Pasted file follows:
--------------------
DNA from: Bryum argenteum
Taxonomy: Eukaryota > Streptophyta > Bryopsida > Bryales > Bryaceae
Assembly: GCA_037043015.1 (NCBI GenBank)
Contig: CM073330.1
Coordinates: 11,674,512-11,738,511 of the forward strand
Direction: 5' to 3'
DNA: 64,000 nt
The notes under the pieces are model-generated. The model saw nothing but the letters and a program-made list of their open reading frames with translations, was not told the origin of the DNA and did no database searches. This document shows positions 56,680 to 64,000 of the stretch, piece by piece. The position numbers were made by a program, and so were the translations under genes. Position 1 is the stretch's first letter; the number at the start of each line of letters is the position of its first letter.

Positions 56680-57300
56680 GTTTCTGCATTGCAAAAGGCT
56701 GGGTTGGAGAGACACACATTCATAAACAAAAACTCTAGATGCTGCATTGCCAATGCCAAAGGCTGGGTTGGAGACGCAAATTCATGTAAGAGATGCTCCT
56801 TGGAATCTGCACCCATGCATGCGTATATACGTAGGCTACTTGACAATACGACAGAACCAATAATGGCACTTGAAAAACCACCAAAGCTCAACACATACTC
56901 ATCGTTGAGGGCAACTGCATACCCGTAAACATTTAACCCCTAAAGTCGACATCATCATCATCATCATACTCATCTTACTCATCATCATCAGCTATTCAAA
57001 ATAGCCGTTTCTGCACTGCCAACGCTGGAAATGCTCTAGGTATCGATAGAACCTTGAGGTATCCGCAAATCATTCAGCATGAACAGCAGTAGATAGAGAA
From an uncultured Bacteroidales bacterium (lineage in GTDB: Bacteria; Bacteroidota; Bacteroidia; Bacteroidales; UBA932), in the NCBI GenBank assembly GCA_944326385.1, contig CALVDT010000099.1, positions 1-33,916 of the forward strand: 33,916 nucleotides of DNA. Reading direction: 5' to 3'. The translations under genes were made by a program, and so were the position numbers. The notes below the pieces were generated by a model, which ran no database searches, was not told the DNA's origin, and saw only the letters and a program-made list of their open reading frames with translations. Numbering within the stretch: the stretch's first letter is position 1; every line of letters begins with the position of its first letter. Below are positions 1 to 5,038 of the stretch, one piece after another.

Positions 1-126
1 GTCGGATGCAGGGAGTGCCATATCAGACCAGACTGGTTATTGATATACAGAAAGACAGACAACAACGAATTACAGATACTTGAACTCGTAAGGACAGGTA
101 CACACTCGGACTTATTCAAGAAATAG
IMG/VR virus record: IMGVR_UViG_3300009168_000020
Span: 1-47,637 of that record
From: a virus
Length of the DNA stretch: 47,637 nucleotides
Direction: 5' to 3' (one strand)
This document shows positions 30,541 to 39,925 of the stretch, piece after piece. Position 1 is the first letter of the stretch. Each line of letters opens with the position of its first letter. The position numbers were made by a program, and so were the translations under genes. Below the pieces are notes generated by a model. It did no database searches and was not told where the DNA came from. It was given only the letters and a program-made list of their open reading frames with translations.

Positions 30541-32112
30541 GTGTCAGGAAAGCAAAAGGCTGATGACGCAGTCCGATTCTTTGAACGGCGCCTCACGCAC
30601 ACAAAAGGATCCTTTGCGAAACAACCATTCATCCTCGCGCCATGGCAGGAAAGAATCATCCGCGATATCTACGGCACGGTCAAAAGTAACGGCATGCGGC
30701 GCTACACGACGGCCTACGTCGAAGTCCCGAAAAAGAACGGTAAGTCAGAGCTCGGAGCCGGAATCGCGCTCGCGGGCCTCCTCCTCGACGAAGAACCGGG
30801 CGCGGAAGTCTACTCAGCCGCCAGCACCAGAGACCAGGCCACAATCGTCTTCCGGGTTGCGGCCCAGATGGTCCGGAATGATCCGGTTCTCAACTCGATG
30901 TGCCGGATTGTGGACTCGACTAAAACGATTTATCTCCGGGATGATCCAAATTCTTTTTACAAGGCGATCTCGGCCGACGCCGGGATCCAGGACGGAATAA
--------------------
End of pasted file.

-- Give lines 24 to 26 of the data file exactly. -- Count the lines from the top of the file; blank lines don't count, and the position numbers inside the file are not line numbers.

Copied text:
This document shows positions 30,541 to 39,925 of the stretch, piece after piece. Position 1 is the first letter of the stretch. Each line of letters opens with the position of its first letter. The position numbers were made by a program, and so were the translations under genes. Below the pieces are notes generated by a model. It did no database searches and was not told where the DNA came from. It was given only the letters and a program-made list of their open reading frames with translations.

Positions 30541-32112
30541 GTGTCAGGAAAGCAAAAGGCTGATGACGCAGTCCGATTCTTTGAACGGCGCCTCACGCAC